A slick app for learning a language in bite sized chunks
- - Nice Design
- - Realistic Lessons
- - Bite Sized Chunks
- - Actually Teaches Grammar
- - Paid Subscription
- - Word Review System is a Bit Basic
- - Speech Recognition is Poor
- - No Sync with Desktop Version
|EASE OF USE|
|The babbel app is undeniably easy to use. But it loses a mark here for one aspect: unlike in the desktop version, I found the speech recognition to be difficult to work with. Either I'm saying the things terribly or it isn't very accurate. This made it a generally delightful experience with moments of irritation!|
|Babbel is nicely designed. The design tends to focus around intuitiveness, rather than the outright beauty that some apps aim for. So it's not as pretty as some, but it's no ugly duckling.|
|Babbel spoon feds little bits of grammar into the flow of the more fun elements. That's essential for learning a language and it's a great approach.|
|The babbel app teaches words and has an SRS based review system with flashcards or typing. That's great, but it's basic and pales in comparison to the specific apps like Memrise.|
|The Babbel app balances all elements well, including grammar. Which in a world where many apps just leave grammar out because it's too difficult to achieve is a commendable achievement. Go Babbel!|
I’ve used Babbel before, but almost exclusively the desktop app version. As I’m learning Spanish now, it was time to try the App version.
Research shows that people who share articles are up to 10 times cooler than everybody else!Tweet Follow @mag_language
Babbel is one of the few apps that teaches grammar alongside the other elements of a language and teaches it well. It’s broken into little chunks that are brought up when needed, just as the lessons are broken into chunks that make it feel like you can squeeze a lesson in here and there without it becoming a huge commitment.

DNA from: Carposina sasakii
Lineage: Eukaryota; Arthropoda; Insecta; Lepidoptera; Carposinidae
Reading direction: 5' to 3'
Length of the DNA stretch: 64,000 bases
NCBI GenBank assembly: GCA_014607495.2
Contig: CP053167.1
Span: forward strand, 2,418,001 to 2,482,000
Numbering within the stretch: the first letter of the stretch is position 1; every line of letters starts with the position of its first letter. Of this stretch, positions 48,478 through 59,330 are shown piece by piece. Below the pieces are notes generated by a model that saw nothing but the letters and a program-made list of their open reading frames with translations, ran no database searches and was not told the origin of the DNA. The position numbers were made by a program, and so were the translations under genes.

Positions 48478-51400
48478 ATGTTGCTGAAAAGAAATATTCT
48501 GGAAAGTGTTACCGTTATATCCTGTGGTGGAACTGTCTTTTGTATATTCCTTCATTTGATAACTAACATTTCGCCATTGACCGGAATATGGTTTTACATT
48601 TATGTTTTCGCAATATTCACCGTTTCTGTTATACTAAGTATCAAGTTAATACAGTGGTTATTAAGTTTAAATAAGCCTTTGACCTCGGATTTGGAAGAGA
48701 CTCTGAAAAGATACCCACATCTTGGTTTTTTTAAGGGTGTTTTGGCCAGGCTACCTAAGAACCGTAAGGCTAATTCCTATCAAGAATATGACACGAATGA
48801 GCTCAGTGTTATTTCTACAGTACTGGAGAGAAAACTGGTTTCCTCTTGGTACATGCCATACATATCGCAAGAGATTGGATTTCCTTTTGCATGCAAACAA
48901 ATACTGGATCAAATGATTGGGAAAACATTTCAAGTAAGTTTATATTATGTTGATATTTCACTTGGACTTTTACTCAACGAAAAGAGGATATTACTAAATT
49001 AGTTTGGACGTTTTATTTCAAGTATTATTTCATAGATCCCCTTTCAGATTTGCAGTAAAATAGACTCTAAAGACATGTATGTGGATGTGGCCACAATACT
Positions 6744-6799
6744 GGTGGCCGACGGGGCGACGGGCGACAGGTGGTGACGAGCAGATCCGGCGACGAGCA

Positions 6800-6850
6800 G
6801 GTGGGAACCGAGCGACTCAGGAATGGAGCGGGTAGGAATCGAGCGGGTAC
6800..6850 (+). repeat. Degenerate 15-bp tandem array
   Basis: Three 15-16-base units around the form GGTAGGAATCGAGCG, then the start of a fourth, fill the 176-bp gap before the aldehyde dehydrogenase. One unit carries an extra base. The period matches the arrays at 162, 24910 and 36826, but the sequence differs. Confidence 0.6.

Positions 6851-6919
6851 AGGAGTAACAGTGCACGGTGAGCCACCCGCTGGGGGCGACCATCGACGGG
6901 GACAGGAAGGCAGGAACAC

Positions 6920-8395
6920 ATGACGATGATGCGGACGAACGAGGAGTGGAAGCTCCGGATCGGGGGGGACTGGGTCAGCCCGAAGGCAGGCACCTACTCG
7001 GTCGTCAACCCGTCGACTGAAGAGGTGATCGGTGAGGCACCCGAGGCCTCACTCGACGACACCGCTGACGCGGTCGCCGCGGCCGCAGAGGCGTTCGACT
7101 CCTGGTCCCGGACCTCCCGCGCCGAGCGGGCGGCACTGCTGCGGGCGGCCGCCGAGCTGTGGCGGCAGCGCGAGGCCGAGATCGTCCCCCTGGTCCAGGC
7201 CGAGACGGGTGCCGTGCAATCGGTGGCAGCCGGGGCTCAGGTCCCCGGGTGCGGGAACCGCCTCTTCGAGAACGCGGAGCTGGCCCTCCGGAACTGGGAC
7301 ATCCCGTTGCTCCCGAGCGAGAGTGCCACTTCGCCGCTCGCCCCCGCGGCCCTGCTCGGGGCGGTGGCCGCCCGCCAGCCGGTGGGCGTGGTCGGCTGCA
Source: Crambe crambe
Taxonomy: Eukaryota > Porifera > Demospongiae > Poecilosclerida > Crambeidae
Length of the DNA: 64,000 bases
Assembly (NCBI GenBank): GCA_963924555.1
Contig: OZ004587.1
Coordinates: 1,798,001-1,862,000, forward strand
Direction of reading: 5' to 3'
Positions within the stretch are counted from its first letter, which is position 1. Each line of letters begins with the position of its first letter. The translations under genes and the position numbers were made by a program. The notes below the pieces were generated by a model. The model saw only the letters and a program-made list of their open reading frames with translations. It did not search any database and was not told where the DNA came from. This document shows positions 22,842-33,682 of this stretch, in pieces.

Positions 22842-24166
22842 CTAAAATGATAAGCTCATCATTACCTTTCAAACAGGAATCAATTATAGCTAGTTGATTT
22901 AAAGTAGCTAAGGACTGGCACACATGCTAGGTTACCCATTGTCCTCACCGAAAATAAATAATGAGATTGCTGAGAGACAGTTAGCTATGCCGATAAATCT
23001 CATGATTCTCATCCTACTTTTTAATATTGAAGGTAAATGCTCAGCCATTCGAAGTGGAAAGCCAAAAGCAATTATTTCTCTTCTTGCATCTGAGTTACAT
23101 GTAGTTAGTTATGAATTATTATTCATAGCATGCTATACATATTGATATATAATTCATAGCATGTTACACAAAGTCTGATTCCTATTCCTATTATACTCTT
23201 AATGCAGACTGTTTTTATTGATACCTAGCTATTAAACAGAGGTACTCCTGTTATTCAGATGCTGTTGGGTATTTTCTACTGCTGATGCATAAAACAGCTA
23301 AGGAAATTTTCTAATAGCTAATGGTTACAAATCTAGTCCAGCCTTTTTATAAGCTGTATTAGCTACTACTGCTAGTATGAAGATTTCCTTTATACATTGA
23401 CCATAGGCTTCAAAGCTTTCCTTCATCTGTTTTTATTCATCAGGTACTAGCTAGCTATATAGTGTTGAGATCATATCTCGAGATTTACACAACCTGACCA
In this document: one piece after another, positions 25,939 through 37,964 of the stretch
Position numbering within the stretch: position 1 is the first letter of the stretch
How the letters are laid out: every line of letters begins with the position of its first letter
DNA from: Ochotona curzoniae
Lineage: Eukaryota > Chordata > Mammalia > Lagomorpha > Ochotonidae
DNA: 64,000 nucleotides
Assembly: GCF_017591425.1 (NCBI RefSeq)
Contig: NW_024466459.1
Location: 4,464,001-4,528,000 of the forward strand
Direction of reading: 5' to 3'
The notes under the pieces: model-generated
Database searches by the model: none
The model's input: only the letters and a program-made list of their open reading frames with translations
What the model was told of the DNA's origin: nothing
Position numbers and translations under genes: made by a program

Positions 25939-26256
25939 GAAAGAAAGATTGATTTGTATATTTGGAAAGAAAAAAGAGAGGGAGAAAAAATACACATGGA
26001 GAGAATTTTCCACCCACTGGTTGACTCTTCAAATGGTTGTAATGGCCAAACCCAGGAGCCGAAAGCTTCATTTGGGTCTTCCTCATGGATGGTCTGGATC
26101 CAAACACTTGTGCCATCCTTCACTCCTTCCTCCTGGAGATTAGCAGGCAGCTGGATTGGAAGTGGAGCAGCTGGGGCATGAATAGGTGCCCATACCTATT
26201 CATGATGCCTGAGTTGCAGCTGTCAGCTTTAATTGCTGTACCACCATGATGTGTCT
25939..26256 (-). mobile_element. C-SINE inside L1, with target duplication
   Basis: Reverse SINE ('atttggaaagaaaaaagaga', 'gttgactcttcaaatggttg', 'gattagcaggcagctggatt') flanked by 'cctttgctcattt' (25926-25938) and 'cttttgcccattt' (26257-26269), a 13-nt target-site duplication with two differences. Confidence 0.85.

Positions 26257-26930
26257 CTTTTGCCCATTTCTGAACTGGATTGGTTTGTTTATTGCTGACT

The app has a variety of exercises that you can carry out, from typing in words, selecting the correct one, to following along and filling in the blanks in conversations. The latter doesn’t hold back from presenting words and sentences that you haven’t seen before but that you can guess from the context, which is a great method of learning.
Compared with the likes of Duolingo, Babbel opts for content that you’re likely to come across in real life. That means that you will see usable results quicker. But the more significant amount of work that goes into designing these courses shows in the lack of content in some areas (Dutch, for example).
I found the experience of using the Babbel app intuitive and fun. This is one of the few apps that I’d gladly pay for. But it’s not without its niggles. Whether it was me or the quality of the voice recognition, I found the voice recognition exercises irritatingly inconsistent in picking up what I was saying (ironically, when I previously used the desktop version the voice recognition was great!). Another problem I had that was it never synced with the desktop version.
|FREE||The first lesson in every course, in every language, is free to try|
|9.95 euros per month||Recurring monthly subscription|
|6.65 euros per month||Recurring quarterly subscription|
|5.55 euros per month||Recurring half yearly subscription|
Language Mag aims to be the internet’s number one destination for news and articles about languages and language learning. Stop by regularly to keep up to date on the latest developments, tips, tricks, and news. Or why not help out by contributing your own articles?